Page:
• Performance
    5 out of 5 stars
  • Story
    3 out of 5 stars

Lesbian relationship becomes a focus of 2nd book

If reading about same sex relationships is not your thing then you do not want to start this series. With that said the book is an okay listen. Wexler tries for a deep story told from many viewpoints but does not quite pull it off. The characters are interesting but still seem like that... characters. It also seems that Wexler either has adjectives that he likes and uses over and over or he does not know their synonyms. Hearing a favored word several times becomes jarring.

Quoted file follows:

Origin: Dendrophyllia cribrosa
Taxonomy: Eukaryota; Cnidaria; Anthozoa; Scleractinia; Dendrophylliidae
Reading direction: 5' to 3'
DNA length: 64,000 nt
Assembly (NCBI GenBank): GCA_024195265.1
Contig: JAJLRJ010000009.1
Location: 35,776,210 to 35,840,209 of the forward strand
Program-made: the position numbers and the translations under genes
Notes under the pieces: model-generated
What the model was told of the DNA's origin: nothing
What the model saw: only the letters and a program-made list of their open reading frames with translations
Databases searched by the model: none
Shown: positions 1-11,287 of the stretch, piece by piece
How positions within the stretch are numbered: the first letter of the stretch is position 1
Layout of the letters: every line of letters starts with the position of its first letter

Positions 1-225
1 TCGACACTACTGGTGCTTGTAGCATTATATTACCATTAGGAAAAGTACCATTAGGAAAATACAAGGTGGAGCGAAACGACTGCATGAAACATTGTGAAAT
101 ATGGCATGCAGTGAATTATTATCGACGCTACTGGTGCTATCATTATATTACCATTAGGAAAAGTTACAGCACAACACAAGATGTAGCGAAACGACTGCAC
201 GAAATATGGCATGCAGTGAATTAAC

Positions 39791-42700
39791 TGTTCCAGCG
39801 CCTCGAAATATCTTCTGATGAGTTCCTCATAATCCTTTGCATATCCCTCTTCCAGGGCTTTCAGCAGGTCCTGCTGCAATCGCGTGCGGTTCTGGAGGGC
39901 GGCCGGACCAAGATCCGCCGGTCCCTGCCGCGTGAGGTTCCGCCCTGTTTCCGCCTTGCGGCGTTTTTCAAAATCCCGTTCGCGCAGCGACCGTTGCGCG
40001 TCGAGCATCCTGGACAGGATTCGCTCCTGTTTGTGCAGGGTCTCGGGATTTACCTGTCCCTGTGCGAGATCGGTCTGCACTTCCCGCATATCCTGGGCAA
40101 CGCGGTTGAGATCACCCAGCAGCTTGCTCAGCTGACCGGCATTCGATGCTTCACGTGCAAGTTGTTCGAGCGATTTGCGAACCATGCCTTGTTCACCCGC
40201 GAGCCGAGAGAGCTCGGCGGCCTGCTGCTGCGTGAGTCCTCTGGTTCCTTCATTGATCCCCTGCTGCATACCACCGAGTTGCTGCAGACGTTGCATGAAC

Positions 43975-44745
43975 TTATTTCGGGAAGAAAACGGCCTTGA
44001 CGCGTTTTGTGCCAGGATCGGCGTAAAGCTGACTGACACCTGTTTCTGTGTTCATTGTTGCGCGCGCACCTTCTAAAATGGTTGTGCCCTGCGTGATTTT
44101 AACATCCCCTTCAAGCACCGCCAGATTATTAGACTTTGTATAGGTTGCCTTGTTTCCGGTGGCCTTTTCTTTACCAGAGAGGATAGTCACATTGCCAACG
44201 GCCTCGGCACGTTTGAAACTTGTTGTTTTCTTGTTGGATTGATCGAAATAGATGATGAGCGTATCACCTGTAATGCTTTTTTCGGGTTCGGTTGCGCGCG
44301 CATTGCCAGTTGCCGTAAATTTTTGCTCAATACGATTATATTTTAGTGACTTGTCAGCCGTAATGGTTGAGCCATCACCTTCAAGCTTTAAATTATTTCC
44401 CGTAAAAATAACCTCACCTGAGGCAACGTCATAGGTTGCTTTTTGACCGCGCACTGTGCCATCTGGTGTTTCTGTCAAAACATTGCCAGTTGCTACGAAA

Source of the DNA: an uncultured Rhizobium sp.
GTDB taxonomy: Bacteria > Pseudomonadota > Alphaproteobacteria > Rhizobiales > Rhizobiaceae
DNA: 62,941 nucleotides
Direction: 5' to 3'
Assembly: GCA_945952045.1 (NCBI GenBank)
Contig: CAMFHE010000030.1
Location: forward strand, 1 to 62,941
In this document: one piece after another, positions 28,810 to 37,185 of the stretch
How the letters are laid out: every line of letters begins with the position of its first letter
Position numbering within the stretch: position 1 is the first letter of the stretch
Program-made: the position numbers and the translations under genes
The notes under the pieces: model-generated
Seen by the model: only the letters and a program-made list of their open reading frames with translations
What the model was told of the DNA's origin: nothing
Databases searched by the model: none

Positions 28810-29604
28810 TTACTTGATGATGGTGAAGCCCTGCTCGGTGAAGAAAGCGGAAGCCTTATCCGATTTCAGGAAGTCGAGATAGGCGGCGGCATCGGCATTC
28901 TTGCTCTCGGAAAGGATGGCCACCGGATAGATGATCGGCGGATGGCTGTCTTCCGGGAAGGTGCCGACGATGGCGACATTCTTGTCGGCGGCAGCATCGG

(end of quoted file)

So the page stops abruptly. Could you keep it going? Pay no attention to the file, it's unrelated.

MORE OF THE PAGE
The failure on the story side is saved by the wonderful narration. The only downfall Poe has is that his female characters still sound like males. I have listened to many male narrators who, while not being able to get the pitch of a female voice are still able to get the feel of a female voice so that they don’t sound male.

5 of 5 people found this review helpful

  • Overall
    4 out of 5 stars
  • Performance
    5 out of 5 stars
  • Story
    4 out of 5 stars
  • Justin
  • PORTLAND, MAINE, United States
  • 01-20-14

Good. Not great but quite good

If you could sum up The Thousand Names in three words, what would they be?

solid military fantasy.

Was this a book you wanted to listen to all in one sitting?

No. I spread it out over three days.

Any additional comments?